I think I will put 2x around the sides of the "step" flush with the top, anchored with the tapcons. Screwing into that plus adhesive should hold that tread in place and give me enough surface area to keep the riser in place.

When attaching the tread and riser to the wood beneath would it be best to screw it through the face and use plugs to cover the screws?

You can use plugs/dowels to cover the screws if they are going to bother you. Tapcon does make a tapered head screw, so that you can counter sink. 

1 hour ago, Ben Lippen said:

I can't think of one I've done, and that's alot, where i haven't had to use both tapcons and Hilti shots.

I always bring both set ups for just that reason. Plus tubes of PL.

 

I am not a fan of Tapcons, personally. I've had much better success with my Ramset. The gun paid for itself in the few times I've used it. The Tapcons are expensive and I never feel I get the hold I desire. PL or whatever adhesive you desire is added insurance. 

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Posted (edited) · Report post

I hope this is legible enough to decipher but this is what I'm planning, now that you guys helped me.

 

Sorry I did a terrible job with the back story. 

The hearth as I called it was a roughly 5'x5'x6" poured slab of concrete covered in slate and brick, on which an old wood burning stove Sat. The brick and slate were removed from the floor as well as the brick heat shield on the wall. The remaining concrete slab was cut and broken down to the 12"x50"x6" "step" that was pictured.

 

It is a "den" in the interior of the home, so he wants it to be a finished look. He is getting a hard wood stair tread made to the dimensions needed which is why I'm thinking plugs for the screw holes.

20191027_184409.jpg

Edited by NaturalScience

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1 hour ago, NaturalScience said:

I hope this is legible enough to decipher but this is what I'm planning, now that you guys helped me.

 

Sorry I did a terrible job with the back story. 

The hearth as I called it was a roughly 5'x5'x6" poured slab of concrete covered in slate and brick, on which an old wood burning stove Sat. The brick and slate were removed from the floor as well as the brick heat shield on the wall. The remaining concrete slab was cut and broken down to the 12"x50"x6" "step" that was pictured.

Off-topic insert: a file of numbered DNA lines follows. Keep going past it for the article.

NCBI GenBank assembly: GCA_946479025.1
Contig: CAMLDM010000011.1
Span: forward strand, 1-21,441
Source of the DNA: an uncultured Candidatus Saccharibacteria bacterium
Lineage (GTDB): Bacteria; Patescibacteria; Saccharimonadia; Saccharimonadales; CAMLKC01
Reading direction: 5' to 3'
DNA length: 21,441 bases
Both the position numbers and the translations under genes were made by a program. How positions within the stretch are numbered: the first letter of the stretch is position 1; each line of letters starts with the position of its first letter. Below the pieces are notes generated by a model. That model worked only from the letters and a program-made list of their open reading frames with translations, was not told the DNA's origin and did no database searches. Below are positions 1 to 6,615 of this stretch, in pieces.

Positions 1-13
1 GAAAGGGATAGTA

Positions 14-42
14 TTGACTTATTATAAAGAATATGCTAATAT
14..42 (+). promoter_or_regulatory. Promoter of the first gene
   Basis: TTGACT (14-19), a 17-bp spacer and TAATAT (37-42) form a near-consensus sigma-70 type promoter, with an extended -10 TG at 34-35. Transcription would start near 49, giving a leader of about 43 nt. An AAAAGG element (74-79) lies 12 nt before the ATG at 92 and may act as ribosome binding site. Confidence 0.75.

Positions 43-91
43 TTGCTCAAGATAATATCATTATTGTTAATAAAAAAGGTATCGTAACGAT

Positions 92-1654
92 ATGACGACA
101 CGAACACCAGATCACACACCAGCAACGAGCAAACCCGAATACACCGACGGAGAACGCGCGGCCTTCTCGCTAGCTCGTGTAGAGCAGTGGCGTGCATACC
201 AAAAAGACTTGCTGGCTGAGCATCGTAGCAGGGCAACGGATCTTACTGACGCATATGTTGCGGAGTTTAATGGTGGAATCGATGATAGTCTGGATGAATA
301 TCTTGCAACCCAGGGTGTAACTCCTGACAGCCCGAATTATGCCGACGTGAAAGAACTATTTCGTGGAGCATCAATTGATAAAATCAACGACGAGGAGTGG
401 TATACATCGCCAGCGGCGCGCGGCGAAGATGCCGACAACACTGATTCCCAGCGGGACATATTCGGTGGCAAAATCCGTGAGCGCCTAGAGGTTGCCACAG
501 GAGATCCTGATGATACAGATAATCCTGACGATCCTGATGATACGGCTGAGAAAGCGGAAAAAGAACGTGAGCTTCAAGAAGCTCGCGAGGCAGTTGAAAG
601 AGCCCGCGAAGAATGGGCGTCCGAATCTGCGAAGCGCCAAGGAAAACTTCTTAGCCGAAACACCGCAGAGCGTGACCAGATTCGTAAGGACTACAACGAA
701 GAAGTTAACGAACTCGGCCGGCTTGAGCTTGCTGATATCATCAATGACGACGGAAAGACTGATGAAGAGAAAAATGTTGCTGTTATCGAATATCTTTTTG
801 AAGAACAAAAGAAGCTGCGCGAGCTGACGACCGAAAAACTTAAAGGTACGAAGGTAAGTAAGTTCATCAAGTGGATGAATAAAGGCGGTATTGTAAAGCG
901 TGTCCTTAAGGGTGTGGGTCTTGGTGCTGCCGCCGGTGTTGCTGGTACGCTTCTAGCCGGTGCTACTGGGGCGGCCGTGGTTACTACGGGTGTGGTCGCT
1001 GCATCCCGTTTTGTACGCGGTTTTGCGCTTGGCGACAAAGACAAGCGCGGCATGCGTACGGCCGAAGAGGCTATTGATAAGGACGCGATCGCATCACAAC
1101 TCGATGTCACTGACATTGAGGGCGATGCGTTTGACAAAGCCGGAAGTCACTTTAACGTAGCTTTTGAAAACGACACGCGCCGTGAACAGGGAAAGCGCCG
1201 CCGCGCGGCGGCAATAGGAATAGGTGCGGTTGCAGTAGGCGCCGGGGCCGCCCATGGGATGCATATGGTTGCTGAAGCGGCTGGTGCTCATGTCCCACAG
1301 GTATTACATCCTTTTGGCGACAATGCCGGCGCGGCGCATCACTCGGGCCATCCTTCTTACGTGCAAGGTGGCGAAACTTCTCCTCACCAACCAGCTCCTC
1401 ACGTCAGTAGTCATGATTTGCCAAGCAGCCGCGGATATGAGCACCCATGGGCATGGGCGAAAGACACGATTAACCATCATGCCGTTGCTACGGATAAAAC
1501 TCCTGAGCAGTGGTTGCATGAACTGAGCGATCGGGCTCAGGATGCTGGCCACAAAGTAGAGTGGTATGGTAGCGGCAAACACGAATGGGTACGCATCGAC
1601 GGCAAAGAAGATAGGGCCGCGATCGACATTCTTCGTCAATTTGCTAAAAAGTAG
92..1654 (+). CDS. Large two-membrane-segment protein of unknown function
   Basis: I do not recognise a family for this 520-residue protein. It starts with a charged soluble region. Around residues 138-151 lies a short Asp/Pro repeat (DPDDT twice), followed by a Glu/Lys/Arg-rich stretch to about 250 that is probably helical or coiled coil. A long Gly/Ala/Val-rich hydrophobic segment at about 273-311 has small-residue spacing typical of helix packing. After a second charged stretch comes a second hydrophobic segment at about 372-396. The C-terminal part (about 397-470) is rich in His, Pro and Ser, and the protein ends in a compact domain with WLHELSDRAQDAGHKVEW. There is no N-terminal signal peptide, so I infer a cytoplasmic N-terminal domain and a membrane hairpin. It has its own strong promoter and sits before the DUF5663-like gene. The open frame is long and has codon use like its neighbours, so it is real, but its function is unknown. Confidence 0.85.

It is a "den" in the interior of the home, so he wants it to be a finished look. He is getting a hard wood stair tread made to the dimensions needed which is why I'm thinking plugs for the screw holes.

20191027_184409.jpg

I was under the assumption that you were using PT (pressure treated) wood. You cannot put finished wood directly over the concrete. You're going to have to use some type of vapor barrier. I would suggest a penetrating sealant, or at least a topcoat sealant maybe. Maybe a rot resistant hardwood wood be a good idea too. 

 

Or... You could put PT down and then a finish wood over that but that's probably going to add too much height. 

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Posted (edited) · Report post

41 mins ago, Scallywag said:

I was under the assumption that you were using PT (pressure treated) wood. You cannot put finished wood directly over the concrete. You're going to have to use some type of vapor barrier. I would suggest a penetrating sealant, or at least a topcoat sealant maybe. Maybe a rot resistant hardwood wood be a good idea too. 

 

Or... You could put PT down and then a finish wood over that but that's probably going to add too much height. 

Ah, thank you.

I have a penetrating sealer from doing my basement. I'll definitely use that and additionally get something in between the hardwood and concrete.  I'll use PT 2x material as well. 

And really, thank you guys so much.  

Edited by NaturalScience

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I will play devil's advocate here... I know you just cut out all but 12" of the hearth... Would you consider building out a landing at least the width of the door? I would have to check code to be sure, but I think you should have a landing that you can stand on and be able to open the door, as well as a landing to step down onto...

 

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9 hours ago, nightfighter said:

I will play devil's advocate here... I know you just cut out all but 12" of the hearth... Would you consider building out a landing at least the width of the door? I would have to check code to be sure, but I think you should have a landing that you can stand on and be able to open the door, as well as a landing to step down onto...

 

I'll pose this to my brother and see what he wants. Thank you.

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An easier way might be:

 

Make the box to fit, as you described and perhaps attach a couple of small

wood strips at the back edge of the box where it meets the wall, and then also attach the strip to the framing around the door or in other spots in the wall. Not too bad.

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12 hours ago, NaturalScience said:

I have a penetrating sealer from doing my basement. I'll definitely use that and additionally get something in between the hardwood and concrete.

A layer of 15# felt will work after ya seal the crete.